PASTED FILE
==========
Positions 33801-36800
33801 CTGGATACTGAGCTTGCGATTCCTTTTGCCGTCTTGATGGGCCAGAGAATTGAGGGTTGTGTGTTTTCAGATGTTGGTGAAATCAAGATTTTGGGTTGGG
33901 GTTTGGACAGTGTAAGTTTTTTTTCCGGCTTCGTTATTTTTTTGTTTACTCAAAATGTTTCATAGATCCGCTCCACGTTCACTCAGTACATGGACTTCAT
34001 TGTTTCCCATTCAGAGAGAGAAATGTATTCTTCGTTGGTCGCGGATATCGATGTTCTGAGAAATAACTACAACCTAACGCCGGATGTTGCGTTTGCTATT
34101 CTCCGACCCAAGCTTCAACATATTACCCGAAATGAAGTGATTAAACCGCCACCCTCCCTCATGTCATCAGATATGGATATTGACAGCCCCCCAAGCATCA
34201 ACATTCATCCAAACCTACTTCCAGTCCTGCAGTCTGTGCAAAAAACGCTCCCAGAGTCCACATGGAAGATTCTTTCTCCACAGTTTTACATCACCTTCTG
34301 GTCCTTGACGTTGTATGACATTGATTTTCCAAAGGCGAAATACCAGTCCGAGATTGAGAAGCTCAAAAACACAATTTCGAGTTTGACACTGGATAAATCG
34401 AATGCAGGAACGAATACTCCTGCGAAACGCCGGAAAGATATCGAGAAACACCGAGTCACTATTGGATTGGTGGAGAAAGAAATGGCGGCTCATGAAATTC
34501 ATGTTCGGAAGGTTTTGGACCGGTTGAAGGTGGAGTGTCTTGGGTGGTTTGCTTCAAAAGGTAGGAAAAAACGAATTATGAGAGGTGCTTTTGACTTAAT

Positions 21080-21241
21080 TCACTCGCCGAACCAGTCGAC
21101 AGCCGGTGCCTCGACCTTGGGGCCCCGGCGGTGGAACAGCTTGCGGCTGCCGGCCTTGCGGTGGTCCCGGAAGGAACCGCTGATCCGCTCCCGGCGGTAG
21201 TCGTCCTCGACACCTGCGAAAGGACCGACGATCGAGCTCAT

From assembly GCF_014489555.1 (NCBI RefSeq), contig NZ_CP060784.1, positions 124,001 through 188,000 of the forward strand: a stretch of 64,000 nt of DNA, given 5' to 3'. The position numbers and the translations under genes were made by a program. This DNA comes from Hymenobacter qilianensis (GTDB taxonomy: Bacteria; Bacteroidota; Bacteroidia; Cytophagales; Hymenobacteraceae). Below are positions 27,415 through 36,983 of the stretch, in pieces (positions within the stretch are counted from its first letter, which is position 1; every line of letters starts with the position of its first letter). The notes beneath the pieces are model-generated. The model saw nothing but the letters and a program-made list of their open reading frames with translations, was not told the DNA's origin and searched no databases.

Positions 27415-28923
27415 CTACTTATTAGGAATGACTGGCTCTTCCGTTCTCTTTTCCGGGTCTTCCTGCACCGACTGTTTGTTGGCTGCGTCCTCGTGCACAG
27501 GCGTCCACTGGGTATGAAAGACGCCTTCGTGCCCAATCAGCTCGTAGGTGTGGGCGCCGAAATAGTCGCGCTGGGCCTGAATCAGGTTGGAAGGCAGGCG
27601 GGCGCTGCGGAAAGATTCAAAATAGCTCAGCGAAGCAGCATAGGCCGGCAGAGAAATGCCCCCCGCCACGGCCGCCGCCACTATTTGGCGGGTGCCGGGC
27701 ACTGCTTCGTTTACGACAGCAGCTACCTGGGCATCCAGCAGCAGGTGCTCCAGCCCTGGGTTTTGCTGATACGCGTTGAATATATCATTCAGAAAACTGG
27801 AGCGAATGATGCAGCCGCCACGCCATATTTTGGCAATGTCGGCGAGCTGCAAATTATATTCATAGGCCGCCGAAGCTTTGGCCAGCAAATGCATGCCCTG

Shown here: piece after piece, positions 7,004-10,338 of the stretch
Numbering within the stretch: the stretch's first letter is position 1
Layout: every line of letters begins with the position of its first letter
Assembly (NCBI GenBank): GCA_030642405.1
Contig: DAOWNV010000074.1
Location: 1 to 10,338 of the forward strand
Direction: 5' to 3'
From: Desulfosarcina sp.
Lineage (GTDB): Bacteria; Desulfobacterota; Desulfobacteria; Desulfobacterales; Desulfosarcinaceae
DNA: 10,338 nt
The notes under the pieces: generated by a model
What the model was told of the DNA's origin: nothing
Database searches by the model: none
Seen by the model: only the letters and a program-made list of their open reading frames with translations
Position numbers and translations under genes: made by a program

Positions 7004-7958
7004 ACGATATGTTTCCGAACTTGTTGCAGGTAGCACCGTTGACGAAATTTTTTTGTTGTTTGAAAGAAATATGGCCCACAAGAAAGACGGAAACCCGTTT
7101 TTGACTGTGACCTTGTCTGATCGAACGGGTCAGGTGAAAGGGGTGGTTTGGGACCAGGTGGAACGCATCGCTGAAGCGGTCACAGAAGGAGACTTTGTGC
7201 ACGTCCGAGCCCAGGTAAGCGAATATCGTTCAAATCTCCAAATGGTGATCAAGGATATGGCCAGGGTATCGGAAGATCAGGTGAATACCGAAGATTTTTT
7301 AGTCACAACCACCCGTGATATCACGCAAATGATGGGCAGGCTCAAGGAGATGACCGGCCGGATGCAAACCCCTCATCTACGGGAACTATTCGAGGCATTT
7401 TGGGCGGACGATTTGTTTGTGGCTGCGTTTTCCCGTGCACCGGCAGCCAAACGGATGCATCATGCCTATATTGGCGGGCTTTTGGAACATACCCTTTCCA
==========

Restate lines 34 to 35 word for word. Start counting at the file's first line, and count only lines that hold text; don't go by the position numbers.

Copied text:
Seen by the model: only the letters and a program-made list of their open reading frames with translations
Position numbers and translations under genes: made by a program